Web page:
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Web-based Cognitive Therapy for Insomnia

Web-based Cognitive Therapy for Insomnia

Insomnia and related excessive daytime sleepiness is a troubling trend in the United States. Now, a new study finds that web-based cognitive behavior therapy is effective and can help adults sleep better.

The finding is salient as insomnia has been associated with a range of physical and mental conditions, and adversely affects quality of life, productivity at work, and school performance.

Researchers discovered the adults assigned to receive the fully automated and interactive web-based Sleep Healthy Using the Internet (SHUTi) intervention had improved sleep compared with those adults just given access to a patient education website with information about insomnia.

The study findings appear online in JAMA Psychiatry.

Lee M. Ritterband, Ph.D., of the University of Virginia School of Medicine, led the clinical trial. His team evaluated the efficacy of the intervention from nine weeks to one year and included 303 adults.

The study is significant for although cognitive behavior therapy for insomnia (CBT-I) has been established as the first-line recommendation for the millions of adults with chronic insomnia, there has been a paucity of trained clinicians to deliver this much needed treatment.

Internet-delivered CBT-I has shown promise as a method to overcome this obstacle; however, the long-term effectiveness has not been proven in a representative sample with chronic insomnia.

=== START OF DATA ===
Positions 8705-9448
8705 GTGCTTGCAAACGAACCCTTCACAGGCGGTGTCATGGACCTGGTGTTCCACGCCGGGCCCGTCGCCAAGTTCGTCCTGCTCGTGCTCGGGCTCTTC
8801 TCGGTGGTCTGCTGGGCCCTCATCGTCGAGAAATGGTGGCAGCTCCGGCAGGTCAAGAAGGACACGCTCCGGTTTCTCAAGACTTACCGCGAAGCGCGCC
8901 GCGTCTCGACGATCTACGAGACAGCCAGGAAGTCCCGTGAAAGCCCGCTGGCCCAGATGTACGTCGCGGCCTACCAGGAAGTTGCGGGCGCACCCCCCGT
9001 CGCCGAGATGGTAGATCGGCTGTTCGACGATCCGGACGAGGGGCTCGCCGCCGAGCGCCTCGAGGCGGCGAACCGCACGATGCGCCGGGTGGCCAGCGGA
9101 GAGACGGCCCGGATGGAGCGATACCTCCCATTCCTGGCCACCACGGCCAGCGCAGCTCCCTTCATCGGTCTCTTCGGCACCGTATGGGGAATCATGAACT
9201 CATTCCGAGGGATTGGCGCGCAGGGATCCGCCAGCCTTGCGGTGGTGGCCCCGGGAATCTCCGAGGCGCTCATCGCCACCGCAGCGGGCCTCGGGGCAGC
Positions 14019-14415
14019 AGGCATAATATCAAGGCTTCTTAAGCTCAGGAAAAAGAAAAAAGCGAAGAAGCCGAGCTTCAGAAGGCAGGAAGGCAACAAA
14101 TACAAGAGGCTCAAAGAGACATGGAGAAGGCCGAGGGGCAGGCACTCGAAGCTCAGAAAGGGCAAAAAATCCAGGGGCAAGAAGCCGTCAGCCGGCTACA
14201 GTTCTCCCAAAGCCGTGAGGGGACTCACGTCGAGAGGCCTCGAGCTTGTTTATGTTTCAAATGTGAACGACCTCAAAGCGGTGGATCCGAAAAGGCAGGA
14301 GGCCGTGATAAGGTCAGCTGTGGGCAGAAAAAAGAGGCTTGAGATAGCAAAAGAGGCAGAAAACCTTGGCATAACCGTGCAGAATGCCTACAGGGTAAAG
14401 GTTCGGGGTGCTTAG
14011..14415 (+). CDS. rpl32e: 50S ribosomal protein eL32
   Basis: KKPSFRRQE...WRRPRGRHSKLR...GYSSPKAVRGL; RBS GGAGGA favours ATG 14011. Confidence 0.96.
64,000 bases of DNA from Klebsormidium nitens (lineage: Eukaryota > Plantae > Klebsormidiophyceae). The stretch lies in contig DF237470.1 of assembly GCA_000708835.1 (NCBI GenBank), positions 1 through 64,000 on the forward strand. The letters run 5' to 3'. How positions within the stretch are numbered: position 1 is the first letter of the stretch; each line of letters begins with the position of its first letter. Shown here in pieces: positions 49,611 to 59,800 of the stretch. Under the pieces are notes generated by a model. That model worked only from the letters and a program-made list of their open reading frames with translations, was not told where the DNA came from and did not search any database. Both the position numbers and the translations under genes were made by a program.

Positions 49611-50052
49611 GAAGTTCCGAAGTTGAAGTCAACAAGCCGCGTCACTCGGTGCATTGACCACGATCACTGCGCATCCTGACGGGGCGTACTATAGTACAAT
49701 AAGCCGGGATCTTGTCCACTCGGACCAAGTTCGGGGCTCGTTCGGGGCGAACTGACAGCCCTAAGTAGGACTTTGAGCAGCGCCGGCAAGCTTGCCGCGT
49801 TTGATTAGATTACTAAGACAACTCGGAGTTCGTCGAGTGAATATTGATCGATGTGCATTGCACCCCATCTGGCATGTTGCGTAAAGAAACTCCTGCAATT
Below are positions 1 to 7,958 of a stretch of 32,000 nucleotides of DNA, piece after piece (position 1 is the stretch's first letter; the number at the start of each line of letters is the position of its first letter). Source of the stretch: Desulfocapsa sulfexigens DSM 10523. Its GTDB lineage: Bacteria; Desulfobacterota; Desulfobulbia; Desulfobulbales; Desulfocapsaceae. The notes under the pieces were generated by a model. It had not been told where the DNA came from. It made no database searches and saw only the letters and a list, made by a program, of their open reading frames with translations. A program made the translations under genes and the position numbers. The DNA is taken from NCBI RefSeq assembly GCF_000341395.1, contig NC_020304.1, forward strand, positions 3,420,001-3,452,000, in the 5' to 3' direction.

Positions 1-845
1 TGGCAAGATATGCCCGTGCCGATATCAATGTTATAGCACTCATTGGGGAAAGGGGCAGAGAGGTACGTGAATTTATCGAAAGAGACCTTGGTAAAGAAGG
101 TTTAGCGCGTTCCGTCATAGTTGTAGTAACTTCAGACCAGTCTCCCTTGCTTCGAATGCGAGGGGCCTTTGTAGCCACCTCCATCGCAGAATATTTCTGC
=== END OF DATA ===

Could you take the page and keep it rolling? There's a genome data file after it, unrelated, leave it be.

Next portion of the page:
The new research now suggests that Internet-delivered cognitive behavior therapy for insomnia provides a less expensive, scalable treatment option.

The proof of concept means that effective insomnia intervention can now be delivered to previously unimaginable numbers of people.

Researchers believe the next step is working out the details.

“Future studies are necessary to determine who may be best served by this type of intervention and how the next steps of dissemination should occur,” the study concludes.

Source: JAMA

Web-based Cognitive Therapy for Insomnia

Rick Nauert PhD

Rick Nauert, PhDDr. Rick Nauert has over 25 years experience in clinical, administrative and academic healthcare. He is currently an associate professor for Rocky Mountain University of Health Professionals doctoral program in health promotion and wellness. Dr. Nauert began his career as a clinical physical therapist and served as a regional manager for a publicly traded multidisciplinary rehabilitation agency for 12 years. He has masters degrees in health-fitness management and healthcare administration and a doctoral degree from The University of Texas at Austin focused on health care informatics, health administration, health education and health policy. His research efforts included the area of telehealth with a specialty in disease management.

APA Reference
Nauert PhD, R. (2016). Web-based Cognitive Therapy for Insomnia. Psych Central. Retrieved on September 23, 2018, from https://psychcentral.com/news/2016/12/02/web-based-cognitive-therapy-for-insomnia/113312.html

 

Scientifically Reviewed
Last updated: 2 Dec 2016
Last reviewed: By John M. Grohol, Psy.D. on 2 Dec 2016
Published on PsychCentral.com. All rights reserved.